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Bowls In Focus : June July 2011
16 Bowls In Focus He’s been described as a combina- tion of, Daley Thompson, Fred Astaire and Gandhi, but well-known Armadale bowler and development coach Graeme Spencer considers himself to be just an ordinary bloke. Fact is the 58-year-old journey- man, who apart from forty successful years on the flat greens of bowls has excelled in four other fields of sporting endeavour, is anything but ordinary. Sure, in 2000 he reached the state singles final at Sunbury where he lost narrowly to Benalla’s Bill Corne- hls, who would go on to win a gold medal for Australia in the Melbourne Commonwealth Games. Plus there’s his victory in the Deniliquin Classic Pairs with great mate Geoff Maskell a couple of years ago, and the three Bosisto Shield winning teams he has played in. And there’s been a long list of club, association and group title wins along the way, bowling with and against many of the state’s household names, during his stints with the Ballarat East, Carnegie, Brighton, Black Rock, Long Island, MCC and Kew Heights clubs. But it is helping new prospects to become the best they can be as a tu- tor and mentor that gives him the most stimulation these days. As develop- ment coach at Armadale, Graeme sees his role as identifying a group of rising talents to work closely with in all facets of the game and assist in realis- ing their potential. It was probably this type of encouragement and selfless support that propelled him into the limelight in competitive Quoits, Tenpin Bowling, Darts and Ballroom Dancing. With its origins in Ancient Greece, the dictionary describes a quoit as ‘a flattened ring of iron for throwing at a mark’, but these days quoits are made of rope, and the ‘mark’ is a peg, although it’s still just as hard to get those rings over it. By the time he reached the ripe old age of six Graeme was playing competitively, after following his dad around the halls of central Victoria for a year or so. It was perhaps an unusual hobby for a child, but it paid dividends. In 1991 he won the Australian Rope Quoits Cham- pionship when he defeated seven-times winner John Sprout 1083 to 1080, scoring 349, 387 and 347, in only three visits to the peg. His best-ever break was 1061. For those of you who don’t know much about the sport, it means Graeme threw quoits over the peg 1061 times without missing. Needless to say, he won that competition too, and by the time he put his rope rings away for the final time he had claimed the national title on three occasions. Considered Ballarat’s top tenpin bowler in his era, Graeme rose to prominence in 1979 when he won the Victorian Country A Grade Singles Championship at Morwell, with a game high of 289 during the series. That score represents full-count strikes on all but one of the frames in a game, an incredible performance requiring huge doses of mental toughness and exceptional powers of concentration and skill. Those assets would have also contributed to his success on the dartboard, where his surefire aim and judgment won him five consecutive A Grade Championships while play- ing for the Dragons club in Ballarat. Ironically, most top darts competitions, including the rich professional circuit in the UK, are usually contested at pubs and clubs, but Graeme is actually a non-drinker. Although in recent times his quoits, bowling ball and darts rarely see the light of day, Graeme still has an abiding love of ballroom dancing and will launch into a foxtrot, waltz or tango with partner Barbara at any given oppor- tunity. And it was this passion for tripping the light fantastic that saw him as one of the state’s top perform- ers between 1967 and 1979. A master of three disciplines, Latin American, Ballroom and Old-Time, he was a finalist in the 1978 Australian Championships at Festival Hall, while he has also gained much satisfac- tion from teach- ing promising students the skills and artistry of contemporary dancing. And the ‘Gandhi’ tag? Well, most people who know him well speak of his high principles and conviction to the karma and serenity of a well- balanced existence, while his love of nature and the environment brand him as a modern-day evangelist of all that is good in life. This is no ‘ordinary’ bloke. - David Allen A Man For All Seasons • Left: Multi-skilled Graeme Spencer with some of the trophies he has accumulated in five different sports. • Above: Spencer in action during the 2010 Deniliquin Pairs Classic win he shared with Geoff Maskell.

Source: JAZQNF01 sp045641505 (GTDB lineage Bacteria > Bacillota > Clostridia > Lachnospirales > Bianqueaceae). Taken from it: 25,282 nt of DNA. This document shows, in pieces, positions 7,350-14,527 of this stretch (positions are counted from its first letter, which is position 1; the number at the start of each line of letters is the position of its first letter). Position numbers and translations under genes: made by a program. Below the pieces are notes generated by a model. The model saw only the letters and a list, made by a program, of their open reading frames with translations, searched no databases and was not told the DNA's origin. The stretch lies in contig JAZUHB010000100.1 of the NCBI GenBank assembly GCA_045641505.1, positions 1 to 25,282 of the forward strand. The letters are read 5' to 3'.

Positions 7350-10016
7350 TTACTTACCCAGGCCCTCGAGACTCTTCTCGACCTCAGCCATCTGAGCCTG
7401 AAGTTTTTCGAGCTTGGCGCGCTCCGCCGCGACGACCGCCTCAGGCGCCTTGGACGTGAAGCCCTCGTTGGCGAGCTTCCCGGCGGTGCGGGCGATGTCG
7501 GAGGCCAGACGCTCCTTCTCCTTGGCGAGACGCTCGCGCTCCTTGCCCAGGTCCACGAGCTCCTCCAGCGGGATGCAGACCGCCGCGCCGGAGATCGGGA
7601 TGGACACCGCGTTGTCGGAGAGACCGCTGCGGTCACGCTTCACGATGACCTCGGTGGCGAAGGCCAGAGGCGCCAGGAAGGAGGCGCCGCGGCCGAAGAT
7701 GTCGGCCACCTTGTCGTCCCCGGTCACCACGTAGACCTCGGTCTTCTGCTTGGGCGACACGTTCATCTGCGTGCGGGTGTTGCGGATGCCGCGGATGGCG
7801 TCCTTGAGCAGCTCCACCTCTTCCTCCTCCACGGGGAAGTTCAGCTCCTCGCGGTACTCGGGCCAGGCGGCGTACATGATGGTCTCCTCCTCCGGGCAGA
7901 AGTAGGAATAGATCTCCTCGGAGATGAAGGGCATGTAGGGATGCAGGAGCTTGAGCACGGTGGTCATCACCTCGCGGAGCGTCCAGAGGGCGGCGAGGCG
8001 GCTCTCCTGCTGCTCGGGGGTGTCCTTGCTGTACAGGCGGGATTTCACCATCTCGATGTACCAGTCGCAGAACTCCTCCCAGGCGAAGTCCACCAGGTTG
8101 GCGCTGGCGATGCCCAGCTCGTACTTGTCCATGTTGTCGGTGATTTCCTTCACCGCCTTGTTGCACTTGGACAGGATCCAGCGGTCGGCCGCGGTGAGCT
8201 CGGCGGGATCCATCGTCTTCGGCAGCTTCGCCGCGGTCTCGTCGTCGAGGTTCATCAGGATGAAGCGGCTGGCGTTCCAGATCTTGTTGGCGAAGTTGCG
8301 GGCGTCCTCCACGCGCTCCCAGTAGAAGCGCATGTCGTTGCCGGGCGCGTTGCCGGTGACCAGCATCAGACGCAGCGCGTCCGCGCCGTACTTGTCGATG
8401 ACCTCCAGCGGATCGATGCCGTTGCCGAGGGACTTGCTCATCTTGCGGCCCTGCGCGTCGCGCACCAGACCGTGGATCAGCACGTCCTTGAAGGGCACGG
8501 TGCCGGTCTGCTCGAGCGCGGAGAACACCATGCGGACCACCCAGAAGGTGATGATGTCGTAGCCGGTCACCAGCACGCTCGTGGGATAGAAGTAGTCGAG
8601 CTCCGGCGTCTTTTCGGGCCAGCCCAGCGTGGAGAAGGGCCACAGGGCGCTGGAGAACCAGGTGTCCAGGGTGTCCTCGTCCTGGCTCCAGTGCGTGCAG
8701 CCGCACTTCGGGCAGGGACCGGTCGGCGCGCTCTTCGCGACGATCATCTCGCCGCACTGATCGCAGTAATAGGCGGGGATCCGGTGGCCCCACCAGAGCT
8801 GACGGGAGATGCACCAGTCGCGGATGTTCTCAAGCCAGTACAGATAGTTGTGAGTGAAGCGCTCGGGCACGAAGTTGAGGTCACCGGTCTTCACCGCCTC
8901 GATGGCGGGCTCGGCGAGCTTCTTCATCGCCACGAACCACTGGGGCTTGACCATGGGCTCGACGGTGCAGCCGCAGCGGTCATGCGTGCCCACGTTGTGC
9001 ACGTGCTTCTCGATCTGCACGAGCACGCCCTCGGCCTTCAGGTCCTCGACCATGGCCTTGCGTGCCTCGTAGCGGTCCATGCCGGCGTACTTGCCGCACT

August September 2011